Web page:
Allie: Do you have any book recommendations?

Shelley: “The Second Mountain” by David Brooks. “Educated” by Tara Westover. “Catch 67″ by Micah Goodman. “The Art of Gathering” by Priya Parker.

Allie: Do you have a resolution, intention, or word for 2020?

Shelley: My word for 2020 is “infrastructure.” I finally feel like I’m home in D.C. – I officially became a resident this year! I want to focus on the community I have here and build upon its robust foundation.

Allie: Speaking of the new year, what motivated you to go on Awakening the Divine, the silent, Jewish meditation retreat over New Year’s this year?

Shelley: For some unknown reason, I had a deep yearning for an intense spiritual experience. I was considering either going to Burning Man or seminary in Israel. I couldn’t secure a ticket to Burning Man and seminary was too complicated logistically – I strangely viewed this Jewish silent retreat as an in-between experience that would scratch my itch. I actually originally read about the retreat in Sarah Hurwitz’s book, “Here All Along

Allie: What is something people might be surprised to know about you?

Shelley: I’m a dogsitter! I have a very active Rover account and usually have a new pup every weekend.

Allie: When Jews of DC Gather…

Shelley: It’s at my apartment for Shabbat dinner!



The views and opinions expressed in this blog and on this website are solely those of the original authors. These views and opinions do not necessarily represent those of the organization GatherDC, the GatherDC staff, the GatherDC board, and/or any/all contributors to this site.



Meet Ethan: GatherDC’s Newest Team Member!

Last week, we welcomed a brand new member of the Gather team to serve as our first-ever NoVA Community Manager. We are so excited to introduce him to the community! Jewish DC/NoVA – meet Ethan Litvin, lover of meeting new people, the dancing person emoji, and everything bagel sandwiches. Ethan just moved to Arlington and is eager to take you out for coffee to learn more about Jewish NoVA and connect with some awesome friends. Reach out to welcome him to the team and set up a time to grab coffee!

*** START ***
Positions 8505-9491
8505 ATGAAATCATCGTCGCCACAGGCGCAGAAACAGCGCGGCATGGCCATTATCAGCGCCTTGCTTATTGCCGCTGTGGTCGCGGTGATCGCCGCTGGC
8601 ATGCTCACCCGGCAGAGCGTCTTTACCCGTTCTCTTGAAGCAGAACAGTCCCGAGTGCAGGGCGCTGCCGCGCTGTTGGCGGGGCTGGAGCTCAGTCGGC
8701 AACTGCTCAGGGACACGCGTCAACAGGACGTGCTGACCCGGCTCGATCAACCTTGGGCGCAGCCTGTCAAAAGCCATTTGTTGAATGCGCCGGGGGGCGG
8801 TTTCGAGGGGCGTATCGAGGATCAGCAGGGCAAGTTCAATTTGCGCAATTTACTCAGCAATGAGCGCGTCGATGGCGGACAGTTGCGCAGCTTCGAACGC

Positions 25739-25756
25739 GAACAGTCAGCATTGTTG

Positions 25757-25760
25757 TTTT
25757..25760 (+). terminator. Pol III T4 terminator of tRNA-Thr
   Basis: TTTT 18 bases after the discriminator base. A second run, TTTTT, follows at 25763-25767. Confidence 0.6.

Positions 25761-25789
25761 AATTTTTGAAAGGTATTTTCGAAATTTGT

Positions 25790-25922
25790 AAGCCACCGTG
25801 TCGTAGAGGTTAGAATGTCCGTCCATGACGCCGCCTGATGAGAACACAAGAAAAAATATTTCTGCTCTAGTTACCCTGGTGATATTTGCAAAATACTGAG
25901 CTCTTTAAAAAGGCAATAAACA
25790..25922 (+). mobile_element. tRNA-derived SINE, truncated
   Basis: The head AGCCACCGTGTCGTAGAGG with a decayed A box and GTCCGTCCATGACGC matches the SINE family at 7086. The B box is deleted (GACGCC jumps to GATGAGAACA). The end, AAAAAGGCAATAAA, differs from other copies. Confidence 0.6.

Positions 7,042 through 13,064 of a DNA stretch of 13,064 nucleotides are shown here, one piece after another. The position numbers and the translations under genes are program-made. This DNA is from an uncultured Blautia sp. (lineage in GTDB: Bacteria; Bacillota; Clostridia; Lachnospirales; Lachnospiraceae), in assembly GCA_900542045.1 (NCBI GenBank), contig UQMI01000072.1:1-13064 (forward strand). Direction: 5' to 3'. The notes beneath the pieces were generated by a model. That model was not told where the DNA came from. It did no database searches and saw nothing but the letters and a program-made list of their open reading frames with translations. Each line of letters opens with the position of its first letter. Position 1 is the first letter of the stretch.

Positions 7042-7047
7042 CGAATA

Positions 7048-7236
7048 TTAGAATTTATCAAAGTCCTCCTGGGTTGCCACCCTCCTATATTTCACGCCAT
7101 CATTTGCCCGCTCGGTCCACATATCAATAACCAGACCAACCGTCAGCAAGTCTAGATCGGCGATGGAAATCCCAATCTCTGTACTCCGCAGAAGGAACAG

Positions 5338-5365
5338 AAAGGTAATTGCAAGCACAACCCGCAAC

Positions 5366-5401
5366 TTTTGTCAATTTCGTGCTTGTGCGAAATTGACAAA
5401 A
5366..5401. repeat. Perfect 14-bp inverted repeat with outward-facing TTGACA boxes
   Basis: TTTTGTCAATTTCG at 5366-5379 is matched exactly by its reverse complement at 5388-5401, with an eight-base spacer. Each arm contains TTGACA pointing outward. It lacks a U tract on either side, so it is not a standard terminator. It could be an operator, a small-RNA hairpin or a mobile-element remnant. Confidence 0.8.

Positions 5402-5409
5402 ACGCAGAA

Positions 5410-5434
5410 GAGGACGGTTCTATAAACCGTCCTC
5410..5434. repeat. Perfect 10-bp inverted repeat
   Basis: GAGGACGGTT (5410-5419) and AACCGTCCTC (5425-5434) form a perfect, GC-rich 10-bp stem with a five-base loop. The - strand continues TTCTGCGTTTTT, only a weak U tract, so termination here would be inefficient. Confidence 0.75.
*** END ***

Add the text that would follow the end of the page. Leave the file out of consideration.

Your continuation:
Allie: How did you wind up living in Northern Virginia?

Ethan: I’ve moved around to several different states growing up so I can’t say that “I am from” anywhere in particular. (If you want the entire list of all the places that I’ve lived, we can chat over coffee!) Most of my family lives in Virginia, so I tend to associate myself with being from Virginia.

When I was looking for jobs after completing my Masters degree in Israel, I knew I wanted to be closer to family in a city that offered a  thriving young Jewish professional scene. The DMV definitely offers that. Also, NoVA is close to the mountains, the beach, and other cities outside of DC. To be able to hop on a train and go anywhere is amazing. It seemed like the perfect place for me at this stage in my life, and I’m so excited to now be living in Arlington/Clarendon!